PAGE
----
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DEMONSTRATION BULLETIN: FUNGAL TREATMENT BULLETIN
U.S. EPA. DEMONSTRATION BULLETIN: FUNGAL TREATMENT BULLETIN. EPA/540/MR-93/514, 1993.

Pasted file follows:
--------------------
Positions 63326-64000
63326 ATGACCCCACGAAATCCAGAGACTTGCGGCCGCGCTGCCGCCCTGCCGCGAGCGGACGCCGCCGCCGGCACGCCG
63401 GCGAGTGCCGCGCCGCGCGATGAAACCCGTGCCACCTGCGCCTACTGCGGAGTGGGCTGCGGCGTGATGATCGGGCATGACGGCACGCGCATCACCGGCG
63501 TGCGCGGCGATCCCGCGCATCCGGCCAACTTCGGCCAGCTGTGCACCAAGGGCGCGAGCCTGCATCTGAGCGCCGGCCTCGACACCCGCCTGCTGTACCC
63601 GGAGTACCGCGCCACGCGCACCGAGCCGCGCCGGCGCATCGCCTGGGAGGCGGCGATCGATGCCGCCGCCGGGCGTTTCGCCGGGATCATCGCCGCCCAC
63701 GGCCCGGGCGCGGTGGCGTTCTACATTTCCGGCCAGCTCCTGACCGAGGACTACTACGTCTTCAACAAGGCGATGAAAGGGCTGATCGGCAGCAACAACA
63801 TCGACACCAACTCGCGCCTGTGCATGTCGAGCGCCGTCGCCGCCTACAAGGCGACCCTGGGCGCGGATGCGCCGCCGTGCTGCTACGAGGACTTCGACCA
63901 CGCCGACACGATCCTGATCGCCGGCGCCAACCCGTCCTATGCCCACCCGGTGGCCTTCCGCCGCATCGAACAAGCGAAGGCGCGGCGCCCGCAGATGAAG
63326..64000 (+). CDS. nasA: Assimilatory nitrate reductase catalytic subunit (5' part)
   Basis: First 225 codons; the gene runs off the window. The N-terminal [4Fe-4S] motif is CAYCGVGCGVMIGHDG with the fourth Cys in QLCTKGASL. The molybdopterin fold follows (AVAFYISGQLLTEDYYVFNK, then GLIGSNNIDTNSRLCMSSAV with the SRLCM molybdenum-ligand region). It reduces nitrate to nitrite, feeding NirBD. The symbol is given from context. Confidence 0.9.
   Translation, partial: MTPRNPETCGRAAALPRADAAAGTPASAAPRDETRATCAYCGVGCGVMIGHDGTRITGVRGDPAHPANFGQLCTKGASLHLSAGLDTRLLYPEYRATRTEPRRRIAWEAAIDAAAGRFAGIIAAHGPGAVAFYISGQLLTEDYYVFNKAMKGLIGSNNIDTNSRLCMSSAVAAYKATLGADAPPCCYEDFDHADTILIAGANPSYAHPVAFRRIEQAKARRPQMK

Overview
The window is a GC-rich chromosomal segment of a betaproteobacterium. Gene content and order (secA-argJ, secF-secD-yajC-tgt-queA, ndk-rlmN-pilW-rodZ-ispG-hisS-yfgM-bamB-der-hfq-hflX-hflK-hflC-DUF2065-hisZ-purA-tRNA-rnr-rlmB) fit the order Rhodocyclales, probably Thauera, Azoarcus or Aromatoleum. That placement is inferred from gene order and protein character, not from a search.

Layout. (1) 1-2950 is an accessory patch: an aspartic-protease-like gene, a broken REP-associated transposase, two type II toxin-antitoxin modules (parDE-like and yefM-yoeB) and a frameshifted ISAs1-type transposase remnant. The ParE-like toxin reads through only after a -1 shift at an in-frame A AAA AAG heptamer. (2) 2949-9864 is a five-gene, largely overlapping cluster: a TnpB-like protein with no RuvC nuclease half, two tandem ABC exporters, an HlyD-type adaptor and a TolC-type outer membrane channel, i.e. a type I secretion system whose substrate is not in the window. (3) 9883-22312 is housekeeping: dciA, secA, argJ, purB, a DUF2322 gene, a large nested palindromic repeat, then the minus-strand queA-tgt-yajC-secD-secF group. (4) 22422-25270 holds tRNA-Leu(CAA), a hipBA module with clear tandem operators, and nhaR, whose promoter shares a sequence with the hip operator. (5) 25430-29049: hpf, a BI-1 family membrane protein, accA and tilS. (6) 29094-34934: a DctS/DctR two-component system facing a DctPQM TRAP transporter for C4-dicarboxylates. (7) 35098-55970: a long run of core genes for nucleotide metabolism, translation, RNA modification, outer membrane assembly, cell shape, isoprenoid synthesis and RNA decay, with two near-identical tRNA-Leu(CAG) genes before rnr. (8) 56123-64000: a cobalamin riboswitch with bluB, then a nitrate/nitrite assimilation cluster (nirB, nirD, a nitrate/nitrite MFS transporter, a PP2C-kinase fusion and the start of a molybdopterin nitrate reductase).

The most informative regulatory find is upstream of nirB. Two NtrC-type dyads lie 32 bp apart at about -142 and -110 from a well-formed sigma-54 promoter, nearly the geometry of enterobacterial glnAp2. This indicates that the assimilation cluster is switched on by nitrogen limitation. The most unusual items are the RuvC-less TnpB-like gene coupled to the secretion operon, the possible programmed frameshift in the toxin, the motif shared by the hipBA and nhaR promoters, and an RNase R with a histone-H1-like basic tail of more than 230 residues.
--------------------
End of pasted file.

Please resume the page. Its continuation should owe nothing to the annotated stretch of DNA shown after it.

Fungal treatment technology uses white rot fungi (lignin degrading fungi) to treat organic contaminated soils in situ. Organic materials inoculated with the fungi are mechanically mixed into the contaminated soil. Using enzymes normally produced for wood degradation as well as other enzyme systems, the fungi break down soil contaminants. Moisture control is needed and temperature and aeration may be important. This system was designed to treat soil contaminated with chemicals found in the wood preserving industry. These include chlorinated organics and polynuclear aromatic hydrocarbons. A SITE demonstration was initiated in September 1991 at the Wood Preserving site in Brookhaven, Mississippi. Site soils were contaminated with pentachlorophenol and PAH. Study results showed that one lignin-degrading fungus removed 89% of pentachlorophenol and 70% PAHs during a 2-month period. A full-scale demonstration was completed in November 1992 at the same site involving a plot of contaminated soil and 2 control plots. Initial results showed a 70% reduction in contaminants, both in the plot containing the fungal treatment and in the plot containing a nonfungal, organic amendment. Unidentified, indigenous fungal species may have significantly reduced contaminants in the nonfungal plot. About 13% of contamination was removed from the soil-only control plot.